Borrowers argued Purchasers had constructive notice based on the order appointing the special process servicer and the proof of service. Borrowers relied on C.T.A.S.S. & &. Federal Credit Union v. Johnson, 383 Ill. App. 3d 909 (2008), where the court found that the defect was apparent on the record because the record showed “that the special process server served process before being appointed to do so” which the court found sufficient to notify third-party purchasers of a potential jurisdictional defect. Id. at 913.
However, the Illinois Supreme Court easily distinguished Johnson by noting that in Johnson there was no question as to the fact that service took place in Cook County. In the instant matter, the case was filed in DuPage County and there was nothing in the record that specified in which county service was made.
Thus, the Court found the trial court’s order appointing the special process server, standing alone, did not show a jurisdictional defect because there was nothing in the record to indicate that the appointment of the process server was required for service to be effective.
Accordingly, the Illinois Supreme Court found the jurisdictional defect complained of did not affirmatively appear on the face of the record and that section 2-1401(e) protected Purchasers’ rights in the property despite the alleged defect. See Rahman, 2016 IL App (2d) 150040, ¶ 42. The Court also found this applied equally to the Purchasers’ new mortgage as it was also entitled to bona fide purchaser status and the protections of section 2-1401(e).
The Illinois Supreme Court next turned to the laches defense.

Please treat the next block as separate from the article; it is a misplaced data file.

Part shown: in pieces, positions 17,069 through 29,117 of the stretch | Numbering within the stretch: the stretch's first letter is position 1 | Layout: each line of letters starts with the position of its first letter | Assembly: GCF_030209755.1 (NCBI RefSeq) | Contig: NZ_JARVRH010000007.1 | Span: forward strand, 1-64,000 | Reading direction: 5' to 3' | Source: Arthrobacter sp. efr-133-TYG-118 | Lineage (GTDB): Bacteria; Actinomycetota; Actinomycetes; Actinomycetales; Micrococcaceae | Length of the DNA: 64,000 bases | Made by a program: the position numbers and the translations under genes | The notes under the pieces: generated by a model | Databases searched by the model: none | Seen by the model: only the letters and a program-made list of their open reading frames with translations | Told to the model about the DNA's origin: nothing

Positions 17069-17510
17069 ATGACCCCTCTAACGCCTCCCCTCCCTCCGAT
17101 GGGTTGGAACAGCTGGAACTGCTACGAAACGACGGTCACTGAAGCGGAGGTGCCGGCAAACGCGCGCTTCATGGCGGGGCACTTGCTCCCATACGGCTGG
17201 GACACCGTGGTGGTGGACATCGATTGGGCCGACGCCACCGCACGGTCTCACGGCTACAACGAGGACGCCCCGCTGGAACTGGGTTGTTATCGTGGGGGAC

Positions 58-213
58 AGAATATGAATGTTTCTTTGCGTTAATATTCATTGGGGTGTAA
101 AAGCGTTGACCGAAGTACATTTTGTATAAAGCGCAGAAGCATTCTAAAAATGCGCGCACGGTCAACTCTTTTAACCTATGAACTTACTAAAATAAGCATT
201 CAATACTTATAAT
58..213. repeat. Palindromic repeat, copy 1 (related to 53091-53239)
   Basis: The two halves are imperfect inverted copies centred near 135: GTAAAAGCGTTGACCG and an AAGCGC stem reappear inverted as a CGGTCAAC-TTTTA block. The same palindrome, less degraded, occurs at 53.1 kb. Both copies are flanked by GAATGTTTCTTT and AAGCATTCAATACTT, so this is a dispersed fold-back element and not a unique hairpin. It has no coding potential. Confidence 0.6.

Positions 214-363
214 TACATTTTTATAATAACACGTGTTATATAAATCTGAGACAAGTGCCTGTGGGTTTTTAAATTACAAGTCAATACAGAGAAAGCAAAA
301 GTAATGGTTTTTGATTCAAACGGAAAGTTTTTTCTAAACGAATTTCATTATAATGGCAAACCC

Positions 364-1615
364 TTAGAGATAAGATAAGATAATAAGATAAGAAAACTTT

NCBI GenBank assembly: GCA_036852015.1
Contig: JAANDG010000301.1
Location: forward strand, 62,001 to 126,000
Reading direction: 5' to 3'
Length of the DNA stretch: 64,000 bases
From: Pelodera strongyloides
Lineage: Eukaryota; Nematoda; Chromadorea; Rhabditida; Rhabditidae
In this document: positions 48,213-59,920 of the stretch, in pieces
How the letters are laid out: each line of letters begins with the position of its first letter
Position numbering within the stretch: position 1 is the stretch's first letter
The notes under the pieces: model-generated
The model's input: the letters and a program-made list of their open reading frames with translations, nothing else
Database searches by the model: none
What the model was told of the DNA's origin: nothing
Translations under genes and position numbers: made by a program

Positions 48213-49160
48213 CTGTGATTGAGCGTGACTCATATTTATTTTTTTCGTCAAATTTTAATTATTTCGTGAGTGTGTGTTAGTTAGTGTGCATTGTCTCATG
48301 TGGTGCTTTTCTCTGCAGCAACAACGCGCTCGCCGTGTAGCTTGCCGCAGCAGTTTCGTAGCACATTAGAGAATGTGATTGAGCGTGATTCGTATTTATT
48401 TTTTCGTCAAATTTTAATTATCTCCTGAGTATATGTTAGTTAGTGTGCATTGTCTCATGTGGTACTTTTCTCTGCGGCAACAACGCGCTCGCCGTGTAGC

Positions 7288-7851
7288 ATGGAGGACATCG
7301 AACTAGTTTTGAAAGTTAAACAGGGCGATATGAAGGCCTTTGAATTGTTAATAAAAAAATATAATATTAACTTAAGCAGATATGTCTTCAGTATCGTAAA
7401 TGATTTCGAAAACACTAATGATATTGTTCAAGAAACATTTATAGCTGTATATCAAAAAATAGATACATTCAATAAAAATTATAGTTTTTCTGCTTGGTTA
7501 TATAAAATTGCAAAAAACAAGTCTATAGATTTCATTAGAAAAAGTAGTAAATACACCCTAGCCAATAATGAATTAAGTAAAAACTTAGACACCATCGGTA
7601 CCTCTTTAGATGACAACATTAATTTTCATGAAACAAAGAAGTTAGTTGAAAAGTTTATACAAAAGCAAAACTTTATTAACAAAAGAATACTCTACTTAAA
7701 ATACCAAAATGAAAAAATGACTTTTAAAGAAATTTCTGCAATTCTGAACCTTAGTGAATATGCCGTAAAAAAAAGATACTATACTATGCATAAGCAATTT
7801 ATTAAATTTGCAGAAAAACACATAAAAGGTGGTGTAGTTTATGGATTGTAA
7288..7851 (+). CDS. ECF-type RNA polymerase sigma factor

Laches bars relief for a litigant whose unreasonable delay in bringing the action prejudices the other party. Richter v. Prairie Farms Dairy, Inc., 2016 IL 119518, ¶ 51. Borrowers argued that laches could never apply to a petition seeking relief from a void judgment as such a judgment may be attacked at any time, asserting that the application of laches under the instant circumstances would effectively impose a due diligence requirement on jurisdictional challenges to void orders.
However, the Illinois Supreme Court found this argument confused the procedural requirements for bringing a petition under section 2-1401 with the defense of laches, noting that Borrowers’ argument failed to recognize that, “in resolving a laches issue, the merits of the [section] 2-1401 petition are not a consideration.” Federal National Mortgage Ass’n v. Altamirano, 2020 Ill. App (2d) 190198, ¶ 21.
Borrowers next argued that an equitable defense could not be asserted against a petition which raised a purely legal question. However, the Court found no support for this assertion, especially where Borrowers were seeking both legal and equitable relief. Thus, the Court rejected the argument.
The Illinois Supreme Court found that the face of the record clearly established both elements of laches. The first element “encompasses the plaintiff’s delay in bringing the action while having notice or knowledge of defendant’s conduct and the opportunity to file suit.” Tillman v. Pritzker, 2021 IL 126387, ¶ 26 (citing Pyle v. Ferrell, 12 Ill. 2d 547, 553 (1958)). It was not disputed that Borrowers received actual notice of the foreclosure in 2011 nor that Borrowers did nothing to protect their rights for more than seven years after receiving notice. Further, Borrowers offered no explanation for their delay.
As to the second element, a party suffers prejudice where he or she “incurs risk, enters into obligations, or makes expenditures for improvements or taxes” while the other party remains passive. Pyle, 12 Ill. 2d at 555.
The Court found Bank was prejudiced because the delay increased Borrowers damages, resulting in Bank selling the property to a bona fide purchaser and prevented Bank from being able to recover the property as security for Borrowers’ loan and Purchasers were prejudiced as they purchased the property for value and expended considerable sums to build their home and pay taxes and insurance.
Thus, the Illinois Supreme Court affirmed the trial court’s judgment and the ruling of the appellate court.